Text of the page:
I’ve been traveling solo in Bali for the past few weeks, wandering, recharging and working on my second book, which is all about creating space for what matters. You may not know this, but writing is something that matters deeply to me, it helps me understand myself and make sense of the world; it’s also a deeply healing form of creative expression for me. So in part, this trip is research for my book: Leaving everything behind for a while – my business, my boyfriend, my cat Bindi, my family – wasn’t easy, but it is allowing me to live a more aligned life.
I spent the last 5 days at a beautiful open-air villa in the outskirts Ubud (Villa Pantulan) on a writing retreat with 4 other amazing women. The retreat was led by the esteemed, glorious, motherly, and honest Jacq Burns, founder of the London Writer’s Club. Before the retreat, Jacq recommended a few books to help me to help me as I refined my premise, one being To Have or to Be? By Erich Fromm, a deeply philosophical book on having as in possessing and being as in becoming, and how the mode we exist in – having mode or being mode – impacts who we are and our experiences. Since I’m writing about making the shift from busy to being as the way to create space for what matters, this book is quite pertinent and stimulating.
Be Loving, Don’t Have Love
Today I was reading about having and being in the context of love. Fromm and others write of love as a verb. This got me thinking about how we speak the words “I love you”, but often treat love like a static thing that we have (or don’t have).
Loving is a living process, an opportunity, something we do or don’t do, while having love alienates us from the very critical act of loving, which is of course what keeps love alive. Love is like a houseplant, if we stop watering and giving it sunlight, it dries up and eventually dies.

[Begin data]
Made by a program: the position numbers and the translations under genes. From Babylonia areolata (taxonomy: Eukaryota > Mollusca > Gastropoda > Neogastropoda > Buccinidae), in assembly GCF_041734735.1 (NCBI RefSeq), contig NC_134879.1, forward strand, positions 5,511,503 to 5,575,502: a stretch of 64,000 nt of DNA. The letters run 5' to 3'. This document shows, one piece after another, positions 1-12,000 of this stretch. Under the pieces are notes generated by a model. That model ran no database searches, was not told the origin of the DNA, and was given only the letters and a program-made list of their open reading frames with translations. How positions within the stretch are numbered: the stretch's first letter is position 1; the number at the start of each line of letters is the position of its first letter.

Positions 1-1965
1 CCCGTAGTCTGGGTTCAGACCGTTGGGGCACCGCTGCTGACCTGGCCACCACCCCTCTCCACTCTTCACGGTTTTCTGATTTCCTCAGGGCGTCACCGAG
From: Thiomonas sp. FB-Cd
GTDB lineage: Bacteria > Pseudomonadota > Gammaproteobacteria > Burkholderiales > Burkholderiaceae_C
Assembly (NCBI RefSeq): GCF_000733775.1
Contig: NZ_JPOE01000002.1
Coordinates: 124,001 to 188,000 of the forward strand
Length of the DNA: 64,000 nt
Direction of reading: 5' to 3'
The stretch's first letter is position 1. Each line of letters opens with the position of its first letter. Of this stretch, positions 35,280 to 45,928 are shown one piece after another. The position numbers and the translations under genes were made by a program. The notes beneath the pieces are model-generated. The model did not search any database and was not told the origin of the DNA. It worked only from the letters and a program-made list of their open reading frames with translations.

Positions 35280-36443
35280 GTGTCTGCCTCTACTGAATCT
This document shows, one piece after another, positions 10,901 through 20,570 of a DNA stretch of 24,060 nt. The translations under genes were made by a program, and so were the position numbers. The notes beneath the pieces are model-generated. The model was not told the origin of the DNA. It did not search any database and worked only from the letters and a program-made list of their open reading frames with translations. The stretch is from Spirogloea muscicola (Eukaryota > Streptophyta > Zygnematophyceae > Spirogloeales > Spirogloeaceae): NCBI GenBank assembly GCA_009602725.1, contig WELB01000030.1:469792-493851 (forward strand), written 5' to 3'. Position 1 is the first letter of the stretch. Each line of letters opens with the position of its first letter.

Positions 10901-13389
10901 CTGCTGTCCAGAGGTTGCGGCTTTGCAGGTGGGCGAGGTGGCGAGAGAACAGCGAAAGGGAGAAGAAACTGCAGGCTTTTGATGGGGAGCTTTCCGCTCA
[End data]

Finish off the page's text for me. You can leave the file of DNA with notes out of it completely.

This is the thing that makes falling in love so magical and is often missing from old love: The commitment to the act of loving rather than assuming it will always be there, like a watch or a pair of jeans.
To have love rather than be loving is a fatal flaw that drains it, and life, of its luster. It’s not that we don’t love, it’s just that sometimes we get comfortable and we forget to be loving.
The same is true for self-love. Many people say they love themselves, but how many are actually expressing it through their actions (or inactions)?
What if we choose each day, better yet each moment we remember, to be loving, to be self-loving, to commit to acts of giving and receiving love? Perhaps love and life would be a bit more sparkly.
Here are a few tips to give you that extra pep in your step 😉
(I’ll be working on these too)
1.Don’t just say you love someone, do something loving (ideally in their love language*).
2. Receive love by allowing others to support and help you (and help them give you love in your language*).
3. Show yourself some love!**
*We all give and receive love differently. A great tip I once heard is to write down 10 things that make you feel loved, and ask your partner/mother/sister/brother/friend/grandparent to do the same, then commit to doing these things for one another. Another great tool is The 5 Love Languages by Gary Chapman (take the quiz!), which can be applied to romantic love, familial love, and friendship.
**If you’re not sure how to love yourself, think of a specific action you take to express your love to someone else, or how you know someone loves you – for example, my love languages are “words of affirmation”, “quality time” and “physical touch”, so some ways I show myself love are speaking kindly to myself, spending quality alone time (like my trip to Bali), and self-massage.
Wishing you the best on your journey to engage more fully in loving yourself and others, and creating space for what matters!
Women, if you’re looking for more support, check out my Self-Care Series from Busy Women.
About the Author
Allie Andrews is founder/ owner of OmBody Health. A recovering busy addict herself, she is passionate about teaching busy people to rush less, create space for self-care, and mindfully flow between doing and being to be more effective, creative, and purposeful. She is a Certified Yoga Teacher, Health Coach, and experienced meditator who has been practicing regularly for 10 years.